Grand Central Gallery Annex
15th Annual Holiday Train Show
November 14, 2016 – February 26, 2017
Come celebrate the holiday season with us! This year’s Holiday Train Show display will feature a 34-foot-long “O gauge” model train layout with Lionel’s model Metro-North, New York Central, and vintage subway trains running on eight separate loops of track, against a backdrop featuring graphics celebrating the Museum’s 40th anniversary by artist Julia Rothman. Vintage “O gauge” and “N gauge” model trains and a selection of Transit Museum Collection ½” scale trolley models made by Dr. George Rahilly will also be on view.
The 15th Annual Holiday Train Show is sponsored by Cubic Transportation Systems. Generous in-kind support is provided by Lionel.
Art on the Tracks: Teens Explore the End of the Line
Through February 2017
This summer, photographer John Sanderson and painter Janina McCormack led a 3-session workshop for 9th – 12th graders. The group learnedabout photography fundamentals and self-expression through studying Sanderson’s photographic series Railroad Landscapes, exploring the Transit Museum collection, and embarking on guided photography journeys to the Coney Island Yard, Van Cortlandt Park, Hudson Yards, and Willets Point. Now on view in Downtown Brooklyn, the images bear witness to the unique, and sometimes surprising, visions of each student.
Underground: Joan Iaconetti Watercolors
In her series of evocative, geometric-impressionist watercolors, artist Joan Iaconetti simplifies the complex interaction of humans and subway station architecture into ragged shapes of light and dark. The paintings, created in layers of thick transparent watercolor and gouache, are illuminated by the fractured light of speeding trains as they pass by.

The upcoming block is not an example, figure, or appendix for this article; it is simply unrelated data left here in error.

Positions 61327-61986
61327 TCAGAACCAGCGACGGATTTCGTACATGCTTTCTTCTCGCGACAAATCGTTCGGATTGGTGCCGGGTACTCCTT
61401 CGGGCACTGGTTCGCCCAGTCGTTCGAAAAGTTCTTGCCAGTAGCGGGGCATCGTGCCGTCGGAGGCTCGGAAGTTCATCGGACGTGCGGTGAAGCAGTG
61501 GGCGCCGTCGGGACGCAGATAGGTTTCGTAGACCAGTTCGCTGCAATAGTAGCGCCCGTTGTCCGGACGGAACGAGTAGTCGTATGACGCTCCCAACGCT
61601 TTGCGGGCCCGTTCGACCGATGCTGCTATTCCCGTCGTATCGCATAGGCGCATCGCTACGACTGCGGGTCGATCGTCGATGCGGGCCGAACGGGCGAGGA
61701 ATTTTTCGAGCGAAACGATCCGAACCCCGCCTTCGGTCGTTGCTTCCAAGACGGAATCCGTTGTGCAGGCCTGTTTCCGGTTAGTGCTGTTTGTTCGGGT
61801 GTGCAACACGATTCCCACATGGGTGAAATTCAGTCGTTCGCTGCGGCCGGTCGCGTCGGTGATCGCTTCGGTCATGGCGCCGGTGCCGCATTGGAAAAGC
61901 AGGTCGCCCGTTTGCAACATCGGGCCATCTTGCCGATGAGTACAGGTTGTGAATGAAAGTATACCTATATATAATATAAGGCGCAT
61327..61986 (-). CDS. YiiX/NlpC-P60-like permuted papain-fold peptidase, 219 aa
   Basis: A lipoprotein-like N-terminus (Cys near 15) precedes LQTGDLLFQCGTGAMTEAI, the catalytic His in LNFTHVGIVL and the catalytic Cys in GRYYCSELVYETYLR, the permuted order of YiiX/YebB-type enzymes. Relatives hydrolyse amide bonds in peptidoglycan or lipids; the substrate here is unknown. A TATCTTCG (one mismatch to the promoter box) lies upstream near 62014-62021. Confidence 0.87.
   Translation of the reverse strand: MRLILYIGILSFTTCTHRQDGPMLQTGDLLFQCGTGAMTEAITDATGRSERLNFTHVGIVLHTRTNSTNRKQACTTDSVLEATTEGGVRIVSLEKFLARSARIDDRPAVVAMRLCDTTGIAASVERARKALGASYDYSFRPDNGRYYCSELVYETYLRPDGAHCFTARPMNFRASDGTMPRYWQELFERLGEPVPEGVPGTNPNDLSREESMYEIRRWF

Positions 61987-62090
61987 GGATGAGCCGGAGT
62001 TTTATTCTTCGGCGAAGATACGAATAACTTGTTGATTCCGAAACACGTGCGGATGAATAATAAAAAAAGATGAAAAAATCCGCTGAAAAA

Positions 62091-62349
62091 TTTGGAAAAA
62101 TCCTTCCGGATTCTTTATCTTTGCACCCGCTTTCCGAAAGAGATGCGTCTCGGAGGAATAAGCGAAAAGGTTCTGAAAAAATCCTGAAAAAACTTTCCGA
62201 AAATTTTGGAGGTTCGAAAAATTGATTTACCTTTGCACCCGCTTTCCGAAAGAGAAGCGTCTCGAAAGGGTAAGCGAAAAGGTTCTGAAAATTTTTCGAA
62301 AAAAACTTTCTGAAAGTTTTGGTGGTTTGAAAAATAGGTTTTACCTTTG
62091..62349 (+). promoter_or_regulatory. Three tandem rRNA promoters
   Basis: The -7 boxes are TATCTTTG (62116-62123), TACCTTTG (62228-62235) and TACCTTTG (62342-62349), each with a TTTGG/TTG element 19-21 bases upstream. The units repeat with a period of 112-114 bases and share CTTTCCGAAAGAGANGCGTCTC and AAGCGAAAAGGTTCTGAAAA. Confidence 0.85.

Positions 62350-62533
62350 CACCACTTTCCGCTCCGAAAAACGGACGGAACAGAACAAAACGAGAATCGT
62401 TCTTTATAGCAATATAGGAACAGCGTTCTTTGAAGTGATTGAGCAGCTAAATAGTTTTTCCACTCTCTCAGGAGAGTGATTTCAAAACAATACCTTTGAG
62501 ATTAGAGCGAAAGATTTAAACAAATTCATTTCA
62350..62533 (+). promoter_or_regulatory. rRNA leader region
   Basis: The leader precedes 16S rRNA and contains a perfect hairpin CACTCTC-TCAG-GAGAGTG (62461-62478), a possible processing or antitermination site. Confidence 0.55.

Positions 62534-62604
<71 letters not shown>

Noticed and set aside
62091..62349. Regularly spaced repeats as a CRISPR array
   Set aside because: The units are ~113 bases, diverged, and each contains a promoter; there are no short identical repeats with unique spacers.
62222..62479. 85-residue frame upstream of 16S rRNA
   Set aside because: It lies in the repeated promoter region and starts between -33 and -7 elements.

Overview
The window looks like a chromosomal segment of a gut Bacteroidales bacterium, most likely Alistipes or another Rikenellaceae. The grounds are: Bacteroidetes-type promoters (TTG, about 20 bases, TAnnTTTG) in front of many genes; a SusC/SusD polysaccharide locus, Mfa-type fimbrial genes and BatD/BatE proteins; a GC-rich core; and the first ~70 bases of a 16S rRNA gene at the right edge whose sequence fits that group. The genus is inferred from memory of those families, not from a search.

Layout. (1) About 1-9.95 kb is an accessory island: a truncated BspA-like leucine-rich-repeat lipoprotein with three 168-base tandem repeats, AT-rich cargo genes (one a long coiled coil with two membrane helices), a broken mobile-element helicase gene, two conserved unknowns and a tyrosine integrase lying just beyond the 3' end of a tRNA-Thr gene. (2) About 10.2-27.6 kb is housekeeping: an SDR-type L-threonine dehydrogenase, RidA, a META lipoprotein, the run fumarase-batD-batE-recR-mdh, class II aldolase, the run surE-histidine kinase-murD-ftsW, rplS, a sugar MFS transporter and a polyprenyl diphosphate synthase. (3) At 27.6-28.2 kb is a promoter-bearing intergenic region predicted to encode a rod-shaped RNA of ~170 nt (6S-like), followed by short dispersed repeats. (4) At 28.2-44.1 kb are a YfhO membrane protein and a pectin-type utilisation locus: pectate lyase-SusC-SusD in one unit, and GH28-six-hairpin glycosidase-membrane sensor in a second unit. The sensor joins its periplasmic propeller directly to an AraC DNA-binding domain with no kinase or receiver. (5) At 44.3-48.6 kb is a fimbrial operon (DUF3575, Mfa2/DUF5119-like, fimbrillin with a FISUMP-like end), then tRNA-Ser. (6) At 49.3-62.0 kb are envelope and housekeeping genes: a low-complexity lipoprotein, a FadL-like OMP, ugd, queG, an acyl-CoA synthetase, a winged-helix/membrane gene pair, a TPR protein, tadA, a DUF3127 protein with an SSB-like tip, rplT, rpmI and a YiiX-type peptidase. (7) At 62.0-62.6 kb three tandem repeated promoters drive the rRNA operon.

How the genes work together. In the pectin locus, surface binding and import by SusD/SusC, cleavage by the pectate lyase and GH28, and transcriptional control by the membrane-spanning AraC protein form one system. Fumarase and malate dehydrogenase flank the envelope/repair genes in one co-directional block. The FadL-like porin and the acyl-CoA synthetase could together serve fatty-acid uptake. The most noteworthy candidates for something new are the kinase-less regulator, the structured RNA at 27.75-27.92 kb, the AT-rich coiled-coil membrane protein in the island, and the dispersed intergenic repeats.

Bringing Back the City: Mass Transit Responds to Crisis
Ongoing through 2017
A new exhibit offering a unique perspective on the vital, often unseen, work of New York’s transit employees. Using the events of 9/11, the 2003 Northeast Blackout, Hurricane Sandy and other severe weather events as examples, the exhibition reveals the critical role that mass transit personnel play in preparing for and responding to natural and man-made disasters. Through a vibrant display of objects, photographs, media, and personal accounts, the exhibition highlights the technical and professional skills needed to restore public transportation service and get New Yorkers moving again after crisis strikes. Explore the exhibit online>>
Bringing Back the City is made possible in part by the Institute of Museum and Library Services. Major support is provided by the Metropolitan Transportation Authority and Alstom. Additional support is provided by Interactive Elements Incorporated, Steven J. Vaccaro, Aksia LLC, di Domenico + Partners LLP, and Joseph and Tamra Lhota.
Steel, Stone & Backbone: Building New York’s Subways presents a look at the construction methods and labor required to build the city’s first subway line at the turn of the 20th Century. Historical artifacts, video and photography footage bring to life the dedication and tenacity of the workers who made this project possible.
Moving the Millions highlights the evolution of the subway and the major issues and events that influenced the development of the largest transportation network in North America. Home to twenty vintage subway and elevated cars dating back to 1907, and a working signal tower, the Museum’s working platform level spans a full city block.
On the Streets: New York’s Trolleys and Buses tells the story of above ground mobility and surface transit from the early 1800s to the present. A 12-seat city bus, “fishbowl” bus cab, walk-don’t walk signs, parking meters, fire hydrants, traffic lights, and an array of other interactive “Street furniture” bring this exhibit to life. Visitors can also learn about the evolution of fuel technologies and its environmental impact.
Fare Collection traces the history of paper tickets, tokens, illegal slugs, MetroCards, and the many turnstile designs (both vintage and contemporary) that have moved commuters through the system since 1904.
No Spitting on the Platform depicts a selection of historic way-finding and platform etiquette signage from the Museum’s archives.
The Dr. George T.F Rahilly Trolley and Bus Study Center features over 50 detailed scale models of trolleys and work cars, with a focus on Brooklyn.